When giant internet retailers like Amazon.com first started making a splash, about a dozen years ago, most states were reluctant to collect sales taxes from internet purchases, on the premise that “brick-and-mortar” stores still accounted for a vast majority of retail sales. Today, though, that equation is rapidly changing; it’s so easy to shop on the internet, and so many people have high-speed broadband connections, that internet sales threaten to outpace traditional retail sales, at least for certain items.
Like many states, Oklahoma has been grappling with the advantages and disadvantages of forcing internet retailers to remit state sales tax on purchases by state residents (this would apply, for instance, if a Tulsa resident bought a book from Amazon.com, even if that purchase was fulfilled and shipped from out of state). As of this writing, in mid-July, the governor of Oklahoma has yet to make up her mind about whether she supports the Marketplace Equity Act, which is currently being considered by the U.S. Congress and would allow states to collect internet sales tax (if they desired).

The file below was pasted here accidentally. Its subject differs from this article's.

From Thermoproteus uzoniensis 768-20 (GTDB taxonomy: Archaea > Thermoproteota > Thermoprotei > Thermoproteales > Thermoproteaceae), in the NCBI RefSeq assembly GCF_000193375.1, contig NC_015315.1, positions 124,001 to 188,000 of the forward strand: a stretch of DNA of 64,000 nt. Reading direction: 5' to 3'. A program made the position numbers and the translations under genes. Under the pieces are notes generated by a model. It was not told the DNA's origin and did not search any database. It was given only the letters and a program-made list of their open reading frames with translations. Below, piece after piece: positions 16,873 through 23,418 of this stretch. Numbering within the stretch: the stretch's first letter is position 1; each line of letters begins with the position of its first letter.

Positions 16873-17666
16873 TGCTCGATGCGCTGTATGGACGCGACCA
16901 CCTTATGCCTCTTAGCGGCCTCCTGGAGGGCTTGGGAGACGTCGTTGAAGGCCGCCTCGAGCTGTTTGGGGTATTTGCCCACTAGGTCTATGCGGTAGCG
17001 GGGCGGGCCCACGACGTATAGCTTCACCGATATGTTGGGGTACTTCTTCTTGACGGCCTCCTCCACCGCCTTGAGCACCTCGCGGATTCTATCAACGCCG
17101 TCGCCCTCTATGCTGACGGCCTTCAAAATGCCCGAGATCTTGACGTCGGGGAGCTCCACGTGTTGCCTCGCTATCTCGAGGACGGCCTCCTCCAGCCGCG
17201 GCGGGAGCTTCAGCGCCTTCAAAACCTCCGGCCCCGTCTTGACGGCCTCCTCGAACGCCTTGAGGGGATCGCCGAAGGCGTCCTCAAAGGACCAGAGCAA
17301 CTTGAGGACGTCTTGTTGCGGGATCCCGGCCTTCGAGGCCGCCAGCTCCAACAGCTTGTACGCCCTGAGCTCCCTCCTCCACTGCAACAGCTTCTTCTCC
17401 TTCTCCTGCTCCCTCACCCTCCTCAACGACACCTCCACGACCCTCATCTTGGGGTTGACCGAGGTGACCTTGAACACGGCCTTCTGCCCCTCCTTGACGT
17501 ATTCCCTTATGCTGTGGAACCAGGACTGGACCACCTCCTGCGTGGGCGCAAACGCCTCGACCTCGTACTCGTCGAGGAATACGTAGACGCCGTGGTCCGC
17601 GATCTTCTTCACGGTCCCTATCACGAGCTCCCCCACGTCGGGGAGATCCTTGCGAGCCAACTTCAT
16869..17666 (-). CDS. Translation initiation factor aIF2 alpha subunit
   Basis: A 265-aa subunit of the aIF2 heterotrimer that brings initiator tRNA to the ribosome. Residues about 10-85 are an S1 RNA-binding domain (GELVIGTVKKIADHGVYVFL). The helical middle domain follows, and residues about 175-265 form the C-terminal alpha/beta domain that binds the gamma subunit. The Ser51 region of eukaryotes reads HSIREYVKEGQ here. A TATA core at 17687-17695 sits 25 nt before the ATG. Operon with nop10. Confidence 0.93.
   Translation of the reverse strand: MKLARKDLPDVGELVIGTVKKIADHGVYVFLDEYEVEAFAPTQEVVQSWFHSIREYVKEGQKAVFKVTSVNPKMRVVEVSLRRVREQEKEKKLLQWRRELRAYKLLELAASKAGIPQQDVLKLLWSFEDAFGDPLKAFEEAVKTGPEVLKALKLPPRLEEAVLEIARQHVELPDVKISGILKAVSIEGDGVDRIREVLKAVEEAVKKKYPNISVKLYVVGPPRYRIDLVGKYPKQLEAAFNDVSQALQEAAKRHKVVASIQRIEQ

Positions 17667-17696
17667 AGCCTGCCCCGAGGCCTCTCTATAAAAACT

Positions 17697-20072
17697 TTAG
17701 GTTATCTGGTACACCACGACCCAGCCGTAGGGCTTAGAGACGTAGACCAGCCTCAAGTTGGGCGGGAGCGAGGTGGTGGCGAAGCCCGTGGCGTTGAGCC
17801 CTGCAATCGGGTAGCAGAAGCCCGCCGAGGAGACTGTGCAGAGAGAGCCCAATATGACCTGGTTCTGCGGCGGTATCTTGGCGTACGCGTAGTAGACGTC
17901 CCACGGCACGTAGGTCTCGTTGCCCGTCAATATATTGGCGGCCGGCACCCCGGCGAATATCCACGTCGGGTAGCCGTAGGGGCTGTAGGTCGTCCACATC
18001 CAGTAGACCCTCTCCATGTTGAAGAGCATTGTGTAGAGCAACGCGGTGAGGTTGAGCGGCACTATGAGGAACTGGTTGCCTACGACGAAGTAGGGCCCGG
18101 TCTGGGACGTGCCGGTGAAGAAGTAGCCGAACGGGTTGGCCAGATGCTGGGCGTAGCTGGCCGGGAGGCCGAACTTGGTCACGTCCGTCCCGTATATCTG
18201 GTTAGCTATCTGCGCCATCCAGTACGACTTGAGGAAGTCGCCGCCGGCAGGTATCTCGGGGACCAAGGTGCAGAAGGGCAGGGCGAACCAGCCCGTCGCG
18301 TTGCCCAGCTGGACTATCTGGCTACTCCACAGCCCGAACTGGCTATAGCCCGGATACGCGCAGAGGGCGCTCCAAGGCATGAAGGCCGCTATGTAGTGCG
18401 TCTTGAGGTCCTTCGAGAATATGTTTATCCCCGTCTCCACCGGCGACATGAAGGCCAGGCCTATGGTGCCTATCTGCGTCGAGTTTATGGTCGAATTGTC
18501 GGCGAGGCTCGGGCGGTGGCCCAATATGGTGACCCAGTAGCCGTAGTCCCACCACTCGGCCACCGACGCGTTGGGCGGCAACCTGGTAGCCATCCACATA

The proposed legislation doesn’t only affect Oklahoma’s tax revenues. The state’s retail storeowners would also like to see this legislation enacted, since it would eliminate part of the advantage that e-retailers have over traditional retailers. Currently, according to The Oklahoman, the Alliance for Main Street Fairness Oklahoma currently has over 200 retail members, each of which actively supports the proposed bill.